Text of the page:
I’ve been a fan of horror since I was a kid. I remember spending many Sunday and Saturday afternoons catching monster flicks like Frankenstein, Godzilla and King Kong on television. They have been a part of me since Kindergarten. The home video boom hit me in the 1980’s. We had one VCR in the household and that was sufficient until my brother bought one. For what reasons I can’t really remember but that purchase started my movie collection. I would rent movies from the local mom and pop video store and make a copy for my personal collection. As my obsession grew so did my knowledge of all sorts of different horror films, especially those from Europe. Films from directors such as Dario Argento, Lucio Fulci and Mario Bava were hard to come by and when I did find them, they were normally edited versions. I remember seeing Unsane (1982 aka Tenebrae) for the first time. I had a heck of a time tracking this Argento film down. I adored it upon the first viewing! I loved all the stylized violence and cinematography. I then discovered it was missing footage and there were no uncut version available through retail vendors. I wondered if I would ever see the film in the form that Argento meant it to be seen.
Then one day I saw an ad in the back of Fangoria magazine for a mail order VHS company called Midnight Video. The ad said they specialized in UNCUT horror so I sent off for a catalogue. This started my journey into a whole new realm of horror film discovery. Within the pages of that Midnight Video catalogue were listings for films that were already on my shelf but in truncated form. There were film titles I had never heard of and many that I had only read about. After much perusing of the pages I finally decided that I would shell out my hard earned cash on Midnight’s Japanese print of Tenebrae. I was ecstatic when the UPS man delivered it to my doorstep. Finally I was able to see a Letterboxed version of this film in all its uncut glory! There was no packaging on the tape itself. It was housed in the Maxwell Industrial slipcase that it came in from Midnight’s vendor and the tape itself was adorned with a spine label and front label with the name of the film, its date and alias. I felt a little disappointed until I popped it in the VCR and watched it. A beautiful print it was. The quality was near perfect and mind you this was before DVD or Blu Ray. Many of Midnight's titles were sourced from Japanese laserdisc releases so that right there was a nice improvement over what most mail order companies were offering. No one could beat Midnight's quality!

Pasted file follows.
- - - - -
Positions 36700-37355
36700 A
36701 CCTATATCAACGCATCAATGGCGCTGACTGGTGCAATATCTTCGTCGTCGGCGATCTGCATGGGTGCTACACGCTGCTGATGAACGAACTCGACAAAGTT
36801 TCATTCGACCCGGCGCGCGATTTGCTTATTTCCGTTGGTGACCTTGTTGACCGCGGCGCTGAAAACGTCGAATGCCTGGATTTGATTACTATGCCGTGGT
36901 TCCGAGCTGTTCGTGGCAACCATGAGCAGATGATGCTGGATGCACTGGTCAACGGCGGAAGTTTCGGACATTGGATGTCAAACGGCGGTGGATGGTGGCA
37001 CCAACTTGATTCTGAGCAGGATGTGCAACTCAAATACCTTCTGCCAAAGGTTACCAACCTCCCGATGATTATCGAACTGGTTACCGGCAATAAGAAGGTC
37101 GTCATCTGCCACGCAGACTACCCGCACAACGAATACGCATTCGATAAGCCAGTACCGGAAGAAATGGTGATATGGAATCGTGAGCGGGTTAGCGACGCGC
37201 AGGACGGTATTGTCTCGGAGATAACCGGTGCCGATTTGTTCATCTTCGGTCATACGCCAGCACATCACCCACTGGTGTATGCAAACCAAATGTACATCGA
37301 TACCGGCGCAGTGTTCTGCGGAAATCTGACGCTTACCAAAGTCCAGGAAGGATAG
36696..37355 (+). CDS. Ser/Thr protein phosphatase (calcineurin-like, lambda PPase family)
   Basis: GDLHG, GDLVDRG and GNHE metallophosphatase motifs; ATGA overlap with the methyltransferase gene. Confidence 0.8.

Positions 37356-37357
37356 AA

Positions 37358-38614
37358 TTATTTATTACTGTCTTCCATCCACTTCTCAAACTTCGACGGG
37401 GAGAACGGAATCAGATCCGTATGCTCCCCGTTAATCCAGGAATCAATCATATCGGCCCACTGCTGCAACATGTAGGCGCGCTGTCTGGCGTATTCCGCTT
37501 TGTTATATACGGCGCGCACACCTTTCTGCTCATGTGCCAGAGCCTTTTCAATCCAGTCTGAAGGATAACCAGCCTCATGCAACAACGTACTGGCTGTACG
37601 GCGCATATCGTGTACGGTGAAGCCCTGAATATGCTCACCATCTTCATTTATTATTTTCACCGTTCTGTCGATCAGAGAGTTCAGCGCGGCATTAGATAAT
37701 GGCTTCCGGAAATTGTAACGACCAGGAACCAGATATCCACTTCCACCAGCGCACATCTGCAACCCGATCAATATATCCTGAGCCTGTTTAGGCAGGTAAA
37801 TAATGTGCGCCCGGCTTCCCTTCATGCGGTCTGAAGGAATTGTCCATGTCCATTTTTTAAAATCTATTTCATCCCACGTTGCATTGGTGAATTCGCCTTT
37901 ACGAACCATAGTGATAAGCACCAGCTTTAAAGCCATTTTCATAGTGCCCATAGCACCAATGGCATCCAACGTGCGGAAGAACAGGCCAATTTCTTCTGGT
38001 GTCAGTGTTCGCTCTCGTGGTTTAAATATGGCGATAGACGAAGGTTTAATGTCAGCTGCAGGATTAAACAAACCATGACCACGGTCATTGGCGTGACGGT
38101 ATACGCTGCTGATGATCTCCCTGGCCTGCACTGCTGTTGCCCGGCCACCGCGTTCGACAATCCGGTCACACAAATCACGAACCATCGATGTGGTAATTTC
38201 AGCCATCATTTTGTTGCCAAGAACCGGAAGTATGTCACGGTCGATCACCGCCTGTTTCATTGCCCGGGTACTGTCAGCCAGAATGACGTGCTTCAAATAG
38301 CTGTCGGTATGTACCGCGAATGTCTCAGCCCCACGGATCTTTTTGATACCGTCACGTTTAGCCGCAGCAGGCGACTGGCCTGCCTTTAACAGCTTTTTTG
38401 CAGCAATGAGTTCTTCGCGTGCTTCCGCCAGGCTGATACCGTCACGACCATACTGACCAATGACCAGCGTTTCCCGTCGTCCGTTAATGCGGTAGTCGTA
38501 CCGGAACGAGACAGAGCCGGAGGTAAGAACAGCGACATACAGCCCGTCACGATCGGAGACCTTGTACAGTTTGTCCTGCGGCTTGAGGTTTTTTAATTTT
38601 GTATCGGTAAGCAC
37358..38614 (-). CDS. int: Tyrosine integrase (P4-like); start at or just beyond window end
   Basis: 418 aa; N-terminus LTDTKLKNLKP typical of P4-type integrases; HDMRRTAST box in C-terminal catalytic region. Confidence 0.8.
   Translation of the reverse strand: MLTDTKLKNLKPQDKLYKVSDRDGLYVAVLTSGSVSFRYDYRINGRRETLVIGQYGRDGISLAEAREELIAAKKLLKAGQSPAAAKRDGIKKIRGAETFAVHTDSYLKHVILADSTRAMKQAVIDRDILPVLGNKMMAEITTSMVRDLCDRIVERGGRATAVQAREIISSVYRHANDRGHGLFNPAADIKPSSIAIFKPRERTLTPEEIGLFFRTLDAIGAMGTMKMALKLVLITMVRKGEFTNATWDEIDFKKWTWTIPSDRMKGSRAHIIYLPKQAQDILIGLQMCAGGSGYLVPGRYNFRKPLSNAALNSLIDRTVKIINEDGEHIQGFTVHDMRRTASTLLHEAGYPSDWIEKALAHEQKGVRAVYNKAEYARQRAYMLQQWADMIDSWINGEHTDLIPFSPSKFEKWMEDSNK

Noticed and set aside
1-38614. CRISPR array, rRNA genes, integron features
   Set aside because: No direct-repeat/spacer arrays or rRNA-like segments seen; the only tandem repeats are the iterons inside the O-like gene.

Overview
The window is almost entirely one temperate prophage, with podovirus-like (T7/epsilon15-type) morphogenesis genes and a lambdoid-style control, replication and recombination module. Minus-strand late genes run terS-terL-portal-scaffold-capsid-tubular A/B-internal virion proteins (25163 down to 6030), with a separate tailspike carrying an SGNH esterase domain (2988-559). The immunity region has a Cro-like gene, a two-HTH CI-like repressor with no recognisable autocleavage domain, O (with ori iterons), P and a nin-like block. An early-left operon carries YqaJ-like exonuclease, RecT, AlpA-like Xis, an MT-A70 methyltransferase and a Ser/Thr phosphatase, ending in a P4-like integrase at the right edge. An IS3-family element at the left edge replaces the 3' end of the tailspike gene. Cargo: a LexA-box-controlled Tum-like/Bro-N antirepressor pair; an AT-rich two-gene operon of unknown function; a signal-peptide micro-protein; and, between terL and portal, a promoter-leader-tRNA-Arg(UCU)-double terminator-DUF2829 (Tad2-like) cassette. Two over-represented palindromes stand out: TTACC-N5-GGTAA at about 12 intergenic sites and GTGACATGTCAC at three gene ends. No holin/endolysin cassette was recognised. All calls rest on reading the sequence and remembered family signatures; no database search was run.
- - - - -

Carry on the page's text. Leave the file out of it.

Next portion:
As my interest in European horror films grew so did my shelf of VHS titles. Midnight Video introduced me to the films of Paul Naschy, Jess Franco and Amando de Ossorio, absurd Italian gore films such as Antropophagus(1980), impossible to find titles such as La Venganza De La Momia(1973) and Spanish sleaze such as Los Ritos Sexuales Del Diablo (1982). Midnight Video was also an introduction to genre actors Helga Line, Jack Taylor, Lina Romay and more. For me, Midnight Video opened the floodgates to a plethora of films that have become staples to my video diet for many years after I was introduced to them.
As video technology progressed and gave birth to the DVD format, Midnight Video was able to follow suit and offer DVDR versions of their titles. There was nice artwork on these early DVDR releases which included the artwork from original poster art. It was a nice change of pace compared to the bare bones VHS releases. As always Midnight Video offered the best print quality that was out there and truly uncut versions of their titles. This also ushered in a new digital era where Midnight Video launched their own website and stopped printing catalogs. If you happen to have one keep a hold of it because there are none left. The Midnight Video website offered an easy way to order the obscure titles you were looking for plus offered a section of the site dedicated to informing collectors of what was available out in the retail world. Many titles were being released by other DVD companies now that there was an ever growing interest in European horror and exploitation film. Many companies were claiming to offer uncut versions of these films but sadly some of the prints used were not truly uncut. Midnight Video offered a very detailed comparison of what footage was missing from certain titles and if they were presented in their correct aspect ratio. Midnight now offered more than just a place to buy obscure Eurohorror but also a place to learn more about the films themselves.
Finally in 2010 Midnight Video did something I did not expect. They ceased to be! Midnight Video became Midnight Legacy. No longer was there a website offering DVDRs of hard to find titles but a true blue DVD and Blu Ray retail company. The first title they have made available is the 1980 Italian schlock fest Alien 2: On Earth. Midnight Legacy’s first release is presented in its correct 1:85:1 aspect ratio and features a gorgeous high definition transfer from 35mm original footage plus additional extra footage. The release also features some outtakes and a trailer for the film, a crowning achievement indeed for Midnight Legacy. You can drop by their website and check it out! www.midnight-legacy.com